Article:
Also see Sharon's review of Stories by Heart
It opens full-strengthPhyre Hawkins's Dionne shows up sporting a big Afro and wielding an even bigger voice, as she transports the audience to the age of Aquarius. And as we get our first looks at this "Tribe" of hippies, everything about this production looks right. The actors aren't all sporting six-pack abs; the costumes (Michael McDonald) look like they've been lived in; the choreography (Karole Armitage) looks like organic expressions of exuberance; and the wigs (Gerrard Kelly) look like the entire company hasn't had a haircut in ages. But what really makes the show shine is that this company looks for all the world like they really, truly believe in this material. Being part of this show seems like anything but a paycheck and an Equity tour for this group of actorstheir program bios are less about credits and more about beliefsand their commitment to the values that motivate the Tribe make Hair not the dated museum piece it could be, but a vibrant, timely show with message.
And it is timely. How can you listen to Hud's introduction, rattling off insulting racist terms in "Colored Spade," without thinking about the current attempt to remove the "n-word" from Huckleberry Finn? And when the Tribe suggests Claude avoid the draft by telling the Army he's gay, it's hard to not think that an open admission of homosexuality would've gotten someone kicked out of the military up to about a week ago. You only have to read the news to realize that America can certainly use a dose of peace, love and tolerance, and Hair does everything it can to make you want to join the Tribe.
The company is uniformly vocally strong, and there are some good characterizations going on here as well, particularly Steel Burkhardt as the friendly and sometimes overzealous Berger, and Paris Remillard as the charismatic, life-affirming Claude (whose "Where Do I Go" at the end of the first act is so engaging, you may miss that the rest of the cast is getting naked behind him). Kacie Sheik finds humor in the pot-smoking, pregnant Jeanie; and Josh Lamon is quite effective in a couple of roles. I wasn't really feeling Caren Lyn Tackett's Sheilaher fight with Berger is the first time we see dissent among members of the Tribe, and I would've preferred that her "Easy to Be Hard" be a bit more reflective and a bit less of a vocal showcasebut it's a small quibble with an otherwise extraordinary first act.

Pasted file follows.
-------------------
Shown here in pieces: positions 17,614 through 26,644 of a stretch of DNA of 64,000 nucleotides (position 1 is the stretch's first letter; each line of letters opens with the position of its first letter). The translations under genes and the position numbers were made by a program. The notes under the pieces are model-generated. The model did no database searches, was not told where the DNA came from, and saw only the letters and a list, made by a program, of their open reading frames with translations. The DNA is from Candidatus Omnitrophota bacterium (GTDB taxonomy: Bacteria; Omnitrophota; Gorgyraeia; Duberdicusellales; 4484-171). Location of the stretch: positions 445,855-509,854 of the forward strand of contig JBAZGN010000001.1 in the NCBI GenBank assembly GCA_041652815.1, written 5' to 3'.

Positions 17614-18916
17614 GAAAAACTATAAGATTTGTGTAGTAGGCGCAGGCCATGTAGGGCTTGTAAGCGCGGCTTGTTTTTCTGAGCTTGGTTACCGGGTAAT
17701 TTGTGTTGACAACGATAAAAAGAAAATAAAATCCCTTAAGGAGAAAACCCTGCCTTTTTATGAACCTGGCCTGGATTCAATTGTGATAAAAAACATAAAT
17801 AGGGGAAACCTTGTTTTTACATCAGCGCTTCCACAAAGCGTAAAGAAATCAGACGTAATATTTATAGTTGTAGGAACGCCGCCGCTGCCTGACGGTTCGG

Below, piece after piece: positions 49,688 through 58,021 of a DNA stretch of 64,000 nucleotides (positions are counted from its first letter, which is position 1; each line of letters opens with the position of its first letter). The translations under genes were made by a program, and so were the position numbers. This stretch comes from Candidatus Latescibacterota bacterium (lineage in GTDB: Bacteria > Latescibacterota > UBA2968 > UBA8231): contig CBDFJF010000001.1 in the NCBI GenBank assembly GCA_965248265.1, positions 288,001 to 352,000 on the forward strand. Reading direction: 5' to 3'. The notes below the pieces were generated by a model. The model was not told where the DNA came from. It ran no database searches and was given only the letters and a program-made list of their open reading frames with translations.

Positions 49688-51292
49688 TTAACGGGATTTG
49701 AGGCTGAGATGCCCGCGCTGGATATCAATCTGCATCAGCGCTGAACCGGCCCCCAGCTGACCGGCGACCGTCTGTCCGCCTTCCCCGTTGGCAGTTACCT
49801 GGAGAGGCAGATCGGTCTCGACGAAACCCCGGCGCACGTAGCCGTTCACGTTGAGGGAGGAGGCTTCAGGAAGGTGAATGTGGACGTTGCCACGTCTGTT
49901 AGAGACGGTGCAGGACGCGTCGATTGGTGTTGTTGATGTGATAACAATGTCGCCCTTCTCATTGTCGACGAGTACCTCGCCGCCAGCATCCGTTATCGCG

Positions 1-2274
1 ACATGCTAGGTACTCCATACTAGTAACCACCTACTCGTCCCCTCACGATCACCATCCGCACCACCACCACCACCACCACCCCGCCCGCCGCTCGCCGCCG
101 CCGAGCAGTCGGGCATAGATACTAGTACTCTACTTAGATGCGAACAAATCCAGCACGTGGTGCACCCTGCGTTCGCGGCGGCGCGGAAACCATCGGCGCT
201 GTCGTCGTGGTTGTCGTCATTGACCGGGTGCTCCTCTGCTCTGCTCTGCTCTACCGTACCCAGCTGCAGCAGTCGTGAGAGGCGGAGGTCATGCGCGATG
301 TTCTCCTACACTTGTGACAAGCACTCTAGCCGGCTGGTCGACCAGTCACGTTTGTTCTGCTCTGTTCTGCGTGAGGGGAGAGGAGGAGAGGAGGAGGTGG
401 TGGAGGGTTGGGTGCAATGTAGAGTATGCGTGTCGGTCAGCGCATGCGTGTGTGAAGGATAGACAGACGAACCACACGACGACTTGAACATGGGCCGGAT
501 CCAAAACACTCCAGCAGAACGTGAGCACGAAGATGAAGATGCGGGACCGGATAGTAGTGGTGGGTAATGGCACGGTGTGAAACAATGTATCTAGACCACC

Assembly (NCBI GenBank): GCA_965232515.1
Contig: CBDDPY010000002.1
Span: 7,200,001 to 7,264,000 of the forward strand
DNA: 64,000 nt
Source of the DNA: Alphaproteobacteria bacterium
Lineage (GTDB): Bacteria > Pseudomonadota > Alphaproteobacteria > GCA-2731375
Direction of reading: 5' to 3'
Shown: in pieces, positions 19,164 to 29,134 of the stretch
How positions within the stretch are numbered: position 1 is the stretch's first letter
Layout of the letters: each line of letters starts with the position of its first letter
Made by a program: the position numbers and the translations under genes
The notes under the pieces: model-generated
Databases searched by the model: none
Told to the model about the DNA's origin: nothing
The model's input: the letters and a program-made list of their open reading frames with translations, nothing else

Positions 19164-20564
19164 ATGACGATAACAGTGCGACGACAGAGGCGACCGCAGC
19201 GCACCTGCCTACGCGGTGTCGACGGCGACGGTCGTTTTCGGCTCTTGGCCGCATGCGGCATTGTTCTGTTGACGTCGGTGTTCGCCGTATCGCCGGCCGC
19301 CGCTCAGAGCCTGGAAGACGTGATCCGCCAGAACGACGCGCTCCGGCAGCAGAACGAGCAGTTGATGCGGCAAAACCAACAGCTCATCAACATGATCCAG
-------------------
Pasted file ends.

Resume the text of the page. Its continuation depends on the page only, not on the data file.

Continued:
The energy wanes a bit in the second act, particularly in a surrealistic drug trip. But there's still enough to keep you engaged"Black Boys" and "White Boys," in particular, got the audience cheeringand both the ending and the post-curtain call reprise are moving, each in its own way. Hair still packs an emotional punch, but refuses to let you leave without a good dose of infectious optimism.
The Public Theater -- Oskar Eustis, Artistic Director; Andrew D. Hamingson, Executive Director; Nederlander Productions Inc.; Carl Moellenberg/Wenlarbar Productions; Rebecca Gold/Myla Lerner; Rick costello; Joy Newman & David Schumeister; Paul G. Rice/Paul Bartz; Debbie Bisno; Christopher Hart Productions; John Pinckard; Terry Schnuck; Joey Parnes; by special arrangement with Elizabeth Ireland McCann present Hair, The American Tribal Love-Rock Musical. Book & Lyrics by Gerome Ragni & James Rado; Music by Galt MacDermot; Scenic Design Scott Pask; Costume Design Michael McDonald; Lighting Design Kevin Adams; Sound Design Acme Sound Partners; Orchestrations Galt MacDermot; music Supervisor Nadia DiGiallonardo; Music Director David Truskinoff; Music Coordinator Seymour Red Press; Wig Design Gerard Kelly; Production Supervisor Nancy Harrington; Production Stage Manager William Joseph Barnes; Casting Jordan Thaler, Heidi Griffiths; Press Representative Allied Live, LLC; Tour Booking Broadway Booking Office NYC; Associate Producers Jenny Gersten, S.D. Wagner, John Johnson; Choreography by Karole Armitage; Directed by Diane Paulus.